Ask the Expert Series: Skills, education, and the UK’s productivity puzzle: the relevance of place

Our Ask The Expert series, in association with the Economic and Social Research Council (ESRC), brings academic research on public policy into the heart of Westminster. In this Ask the Expert seminar, we were joined by Dr Maria Abreu, a regional economist and a University Lecturer at the Department of Land Economy, University of Cambridge.

The UK’s productivity gap with other OECD countries has worsened significantly since the financial crisis, with productivity growth that is either very low, or negative, relative to other countries. The overall productivity picture also obscures very significant regional differences, with London and the South-East performing relatively well, while other regions increasingly fall behind.

In this talk, Dr Maria Abreu presented an overview of the regional and spatial dimensions of the UK’s productivity puzzle, with a focus on skills and education. While the contribution of skills to productivity has been positive in both the pre- and post-crisis periods, there are significant regional deficiencies at all levels of skills acquisition. The talk covered regional skills mismatch and regional variations in the demand for skills. It will also introduce the work of the ESRC’s new Network+ initiative on productivity.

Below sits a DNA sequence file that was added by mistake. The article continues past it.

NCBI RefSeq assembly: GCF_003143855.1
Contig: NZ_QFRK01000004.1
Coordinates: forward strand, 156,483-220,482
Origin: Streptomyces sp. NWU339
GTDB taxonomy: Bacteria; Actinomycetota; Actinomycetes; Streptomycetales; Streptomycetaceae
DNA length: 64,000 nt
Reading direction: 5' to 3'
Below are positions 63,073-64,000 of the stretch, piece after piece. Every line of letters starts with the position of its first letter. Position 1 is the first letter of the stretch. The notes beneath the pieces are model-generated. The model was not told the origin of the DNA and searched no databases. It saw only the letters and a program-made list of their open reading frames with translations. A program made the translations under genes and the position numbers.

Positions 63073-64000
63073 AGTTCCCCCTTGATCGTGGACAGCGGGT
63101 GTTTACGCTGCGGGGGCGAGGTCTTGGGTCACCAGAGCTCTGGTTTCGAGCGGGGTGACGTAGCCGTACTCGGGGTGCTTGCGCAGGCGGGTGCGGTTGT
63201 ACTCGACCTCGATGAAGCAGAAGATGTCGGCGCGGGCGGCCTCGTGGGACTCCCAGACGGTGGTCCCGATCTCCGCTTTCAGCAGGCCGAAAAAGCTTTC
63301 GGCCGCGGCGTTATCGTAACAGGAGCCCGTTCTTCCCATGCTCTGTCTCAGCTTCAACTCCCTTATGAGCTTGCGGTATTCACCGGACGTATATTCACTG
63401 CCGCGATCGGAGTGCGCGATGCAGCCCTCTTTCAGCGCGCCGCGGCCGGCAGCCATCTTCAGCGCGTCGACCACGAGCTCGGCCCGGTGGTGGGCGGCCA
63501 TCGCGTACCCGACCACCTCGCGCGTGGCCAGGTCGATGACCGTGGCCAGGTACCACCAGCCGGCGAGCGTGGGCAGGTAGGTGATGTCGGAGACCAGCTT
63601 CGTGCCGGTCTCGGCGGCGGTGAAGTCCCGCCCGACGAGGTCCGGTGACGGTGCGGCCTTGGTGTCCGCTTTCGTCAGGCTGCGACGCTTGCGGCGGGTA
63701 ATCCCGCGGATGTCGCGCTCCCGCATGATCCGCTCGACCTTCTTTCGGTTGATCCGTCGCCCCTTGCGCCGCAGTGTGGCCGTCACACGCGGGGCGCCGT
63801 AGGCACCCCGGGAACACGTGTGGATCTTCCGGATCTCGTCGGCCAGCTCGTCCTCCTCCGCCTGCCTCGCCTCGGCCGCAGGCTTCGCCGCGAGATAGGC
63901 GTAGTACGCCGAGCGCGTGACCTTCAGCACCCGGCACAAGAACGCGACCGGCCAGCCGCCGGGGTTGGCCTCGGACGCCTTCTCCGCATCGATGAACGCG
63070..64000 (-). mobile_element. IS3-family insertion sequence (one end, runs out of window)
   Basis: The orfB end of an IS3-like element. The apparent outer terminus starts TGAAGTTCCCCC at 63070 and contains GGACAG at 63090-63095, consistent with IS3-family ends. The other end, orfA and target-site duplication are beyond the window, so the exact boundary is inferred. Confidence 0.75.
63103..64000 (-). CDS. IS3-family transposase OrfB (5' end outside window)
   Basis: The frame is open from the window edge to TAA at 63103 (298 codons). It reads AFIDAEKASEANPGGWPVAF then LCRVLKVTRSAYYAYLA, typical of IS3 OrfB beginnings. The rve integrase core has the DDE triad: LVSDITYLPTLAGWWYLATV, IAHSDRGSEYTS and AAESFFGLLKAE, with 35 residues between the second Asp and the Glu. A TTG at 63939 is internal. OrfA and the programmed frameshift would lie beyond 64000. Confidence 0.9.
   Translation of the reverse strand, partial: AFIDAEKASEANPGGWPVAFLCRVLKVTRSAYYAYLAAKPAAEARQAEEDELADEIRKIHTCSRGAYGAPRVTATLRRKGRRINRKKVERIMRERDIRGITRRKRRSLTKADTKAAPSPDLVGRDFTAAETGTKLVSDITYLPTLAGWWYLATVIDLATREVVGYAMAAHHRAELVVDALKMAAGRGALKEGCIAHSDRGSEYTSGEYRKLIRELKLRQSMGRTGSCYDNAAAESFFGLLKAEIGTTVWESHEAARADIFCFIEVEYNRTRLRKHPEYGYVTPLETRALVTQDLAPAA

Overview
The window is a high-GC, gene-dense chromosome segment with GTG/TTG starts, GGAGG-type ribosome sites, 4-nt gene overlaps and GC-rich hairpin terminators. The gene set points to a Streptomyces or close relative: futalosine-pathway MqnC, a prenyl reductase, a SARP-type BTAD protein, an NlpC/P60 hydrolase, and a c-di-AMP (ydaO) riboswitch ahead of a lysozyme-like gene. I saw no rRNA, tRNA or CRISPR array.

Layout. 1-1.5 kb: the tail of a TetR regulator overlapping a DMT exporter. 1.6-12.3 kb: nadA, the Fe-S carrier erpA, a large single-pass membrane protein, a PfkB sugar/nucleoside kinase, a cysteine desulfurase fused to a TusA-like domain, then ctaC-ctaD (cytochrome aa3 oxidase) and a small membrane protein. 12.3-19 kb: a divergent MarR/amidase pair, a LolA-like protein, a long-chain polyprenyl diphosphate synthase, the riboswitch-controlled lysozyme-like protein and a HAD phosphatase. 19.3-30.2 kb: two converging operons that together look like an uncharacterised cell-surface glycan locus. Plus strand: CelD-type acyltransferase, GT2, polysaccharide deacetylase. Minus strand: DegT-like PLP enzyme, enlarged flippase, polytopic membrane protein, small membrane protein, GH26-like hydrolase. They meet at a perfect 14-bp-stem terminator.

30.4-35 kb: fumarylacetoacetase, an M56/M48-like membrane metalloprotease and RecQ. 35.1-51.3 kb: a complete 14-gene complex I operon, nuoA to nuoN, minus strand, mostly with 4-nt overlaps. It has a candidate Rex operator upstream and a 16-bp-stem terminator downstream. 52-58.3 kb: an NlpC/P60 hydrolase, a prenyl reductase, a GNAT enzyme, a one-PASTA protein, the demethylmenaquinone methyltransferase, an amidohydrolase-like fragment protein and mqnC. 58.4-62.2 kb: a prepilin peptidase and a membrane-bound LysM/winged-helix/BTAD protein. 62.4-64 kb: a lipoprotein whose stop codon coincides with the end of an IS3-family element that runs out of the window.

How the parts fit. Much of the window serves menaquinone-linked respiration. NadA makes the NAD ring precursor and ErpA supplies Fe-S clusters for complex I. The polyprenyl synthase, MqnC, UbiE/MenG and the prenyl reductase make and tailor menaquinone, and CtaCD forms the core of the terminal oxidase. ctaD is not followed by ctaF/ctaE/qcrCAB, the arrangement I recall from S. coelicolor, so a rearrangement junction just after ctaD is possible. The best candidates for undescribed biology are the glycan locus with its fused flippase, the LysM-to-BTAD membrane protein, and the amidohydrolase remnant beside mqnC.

The SMF’s Director, James Kirkup, chaired the discussion.

You can watch a video of the talk here

About the speaker:
Dr Maria Abreu is a regional economist, working on topics relating to local labour markets, productivity, entrepreneurship, and migration. She is University Lecturer at the Department of Land Economy, University of Cambridge, and a Fellow of Pembroke College, as well as a Co-Investigator of the ESRC’s Productivity Network+, leading on the theme of skills.
@mariaaabreu    @productivityNW

The discussion will include a Q&A session and will be broadcast live via Periscope on the SMF’s Twitter feed.

Follow the series on Twitter via @SMFthinktank and @ESRC, #SMFask